The collaborative Trajectory Analysis Project (cTAP) was established in 2015 to solve critical problems in drug development in Duchenne muscular dystrophy with a sense of urgency for the thousands of patients who are waiting for treatments. cTAP’s dynamic global alliance of academic, industry, and patient stakeholders work collaboratively to identify and address priority questions crucial to the research community, regulators, and health authorities. Partnered with Analysis Group, cTAP’s advanced biostatistical analytics platform unlocks the power of individual patient data, turning complexity into unambiguous insights and tools with near-term, real-world application for more effective clinical trial design and analysis. With its large and continually growing multi-national database of natural history and clinical trial data sources, cTAP enables therapy developers to conduct smarter trials and bring new therapies to patients sooner. The cTAP approach offers potential application to any challenging disease state characterized by heterogeneous progression. To learn more about cTAP’s capabilities, visit http://ctap-duchenne.org.
About Analysis Group’s HEOR Practice
Founded in 1981, Analysis Group is one of the largest international economics consulting firms, with more than 1,000 professionals across 14 offices. Analysis Group’s health care experts apply analytical expertise to health economics and outcomes research, clinical research, market access and commercial strategy, and health care policy engagements, as well as drug safety-related engagements in epidemiology. Analysis Group’s internal experts, together with its network of affiliated experts from academia, industry, and government, provide our clients with exceptional breadth and depth of expertise and end-to-end consulting services globally.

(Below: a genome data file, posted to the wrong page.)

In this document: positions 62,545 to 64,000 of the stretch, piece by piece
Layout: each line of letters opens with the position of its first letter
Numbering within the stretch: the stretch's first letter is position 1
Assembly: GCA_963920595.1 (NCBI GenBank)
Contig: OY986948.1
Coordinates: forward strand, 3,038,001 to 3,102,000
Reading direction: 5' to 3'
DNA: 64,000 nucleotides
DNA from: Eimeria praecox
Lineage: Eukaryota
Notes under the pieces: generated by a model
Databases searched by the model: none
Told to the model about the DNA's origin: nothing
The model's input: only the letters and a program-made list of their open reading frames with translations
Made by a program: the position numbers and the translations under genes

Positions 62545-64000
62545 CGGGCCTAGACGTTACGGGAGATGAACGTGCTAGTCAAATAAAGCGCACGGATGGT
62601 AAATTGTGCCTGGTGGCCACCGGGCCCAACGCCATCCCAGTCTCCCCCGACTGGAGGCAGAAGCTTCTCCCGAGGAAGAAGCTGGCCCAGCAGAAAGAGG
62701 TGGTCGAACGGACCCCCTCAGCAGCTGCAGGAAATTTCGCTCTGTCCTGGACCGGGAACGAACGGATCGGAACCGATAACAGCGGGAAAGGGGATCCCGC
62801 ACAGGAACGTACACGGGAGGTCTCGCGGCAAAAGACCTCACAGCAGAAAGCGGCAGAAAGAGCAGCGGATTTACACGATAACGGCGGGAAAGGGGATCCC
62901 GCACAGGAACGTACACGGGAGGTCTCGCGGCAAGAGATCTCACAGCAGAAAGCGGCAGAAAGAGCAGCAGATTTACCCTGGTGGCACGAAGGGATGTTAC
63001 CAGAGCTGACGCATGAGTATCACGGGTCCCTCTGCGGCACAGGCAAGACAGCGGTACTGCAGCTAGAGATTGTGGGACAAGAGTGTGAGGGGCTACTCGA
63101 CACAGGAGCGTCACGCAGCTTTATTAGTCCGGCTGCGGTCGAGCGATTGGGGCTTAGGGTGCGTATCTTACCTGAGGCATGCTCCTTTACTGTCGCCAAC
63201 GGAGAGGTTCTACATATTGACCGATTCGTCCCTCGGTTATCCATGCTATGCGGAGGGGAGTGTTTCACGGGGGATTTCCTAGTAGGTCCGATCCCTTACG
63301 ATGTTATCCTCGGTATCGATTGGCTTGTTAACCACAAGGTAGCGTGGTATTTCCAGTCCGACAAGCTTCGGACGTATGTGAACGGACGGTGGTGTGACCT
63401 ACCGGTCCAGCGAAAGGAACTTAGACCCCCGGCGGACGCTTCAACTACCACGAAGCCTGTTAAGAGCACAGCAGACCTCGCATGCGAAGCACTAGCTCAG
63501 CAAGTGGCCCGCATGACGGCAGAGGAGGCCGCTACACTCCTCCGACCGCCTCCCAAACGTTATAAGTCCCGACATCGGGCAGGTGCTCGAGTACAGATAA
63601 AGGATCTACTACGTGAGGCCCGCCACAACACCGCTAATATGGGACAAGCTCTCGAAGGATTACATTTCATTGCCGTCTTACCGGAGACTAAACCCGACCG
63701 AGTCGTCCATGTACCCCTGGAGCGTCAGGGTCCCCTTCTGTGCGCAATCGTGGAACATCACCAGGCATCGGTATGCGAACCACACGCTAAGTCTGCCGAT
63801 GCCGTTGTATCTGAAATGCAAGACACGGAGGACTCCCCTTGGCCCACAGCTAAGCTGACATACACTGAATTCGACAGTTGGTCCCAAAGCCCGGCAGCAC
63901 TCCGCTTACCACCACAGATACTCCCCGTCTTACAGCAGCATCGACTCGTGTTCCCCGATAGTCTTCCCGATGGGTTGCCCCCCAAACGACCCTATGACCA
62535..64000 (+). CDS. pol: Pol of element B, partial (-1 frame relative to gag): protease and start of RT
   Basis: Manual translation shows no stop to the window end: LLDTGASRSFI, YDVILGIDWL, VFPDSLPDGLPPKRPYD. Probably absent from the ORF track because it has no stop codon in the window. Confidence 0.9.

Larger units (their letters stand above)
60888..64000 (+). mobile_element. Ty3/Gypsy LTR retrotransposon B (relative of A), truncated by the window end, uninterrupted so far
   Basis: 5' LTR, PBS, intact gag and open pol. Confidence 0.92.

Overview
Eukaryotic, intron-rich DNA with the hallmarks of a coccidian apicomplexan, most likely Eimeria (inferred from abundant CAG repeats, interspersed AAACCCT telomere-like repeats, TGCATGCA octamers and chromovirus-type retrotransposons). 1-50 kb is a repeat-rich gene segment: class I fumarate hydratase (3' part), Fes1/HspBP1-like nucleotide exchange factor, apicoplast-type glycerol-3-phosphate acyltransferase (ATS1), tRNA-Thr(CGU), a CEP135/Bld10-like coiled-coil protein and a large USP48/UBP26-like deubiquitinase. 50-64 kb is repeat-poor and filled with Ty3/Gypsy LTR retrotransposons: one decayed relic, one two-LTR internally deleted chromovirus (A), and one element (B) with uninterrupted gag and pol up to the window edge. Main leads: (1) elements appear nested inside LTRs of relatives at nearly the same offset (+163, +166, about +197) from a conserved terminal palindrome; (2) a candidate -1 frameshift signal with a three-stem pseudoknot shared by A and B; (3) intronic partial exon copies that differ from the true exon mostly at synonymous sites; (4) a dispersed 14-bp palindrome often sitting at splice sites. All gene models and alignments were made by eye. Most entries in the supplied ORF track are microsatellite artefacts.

Muscular Dystrophy UK (MDUK)
Muscular Dystrophy UK is the charity bringing individuals, families and professionals together to beat muscle-wasting conditions. The charity offers practical and emotional support for people with a muscle-wasting condition and their families at every stage. MDUK works to ensure everyone with a muscle-wasting condition has the right specialist NHS support and healthcare, whatever their age and wherever they live. It funds world-leading research and helps people with all muscle-wasting conditions to improve quality of life, make the most of their independence and ensure every day counts. For more information or to help support MDUK, visit www.musculardystrophyuk.org or call their free helpline during working hours on 0800 652 6352.
About Duchenne Muscular Dystrophy
Duchenne muscular dystrophy is a uniformly fatal, progressive muscle-wasting disease affecting about one in 3,500-6,000 male live births. Patients with Duchenne lack the ability to make dystrophin, a protein crucial to muscle function. As their muscles deteriorate, they progressively lose the ability to walk, feed themselves, turn over in bed, and ultimately to breathe. While there is no cure, the past decade has seen an explosion in research resulting in more than 15 new therapies entering clinical development, with some receiving conditional approval. Learn more about Duchenne at http://cureduchenne.org, http://parentprojectmd.org and http://charleysfund.org.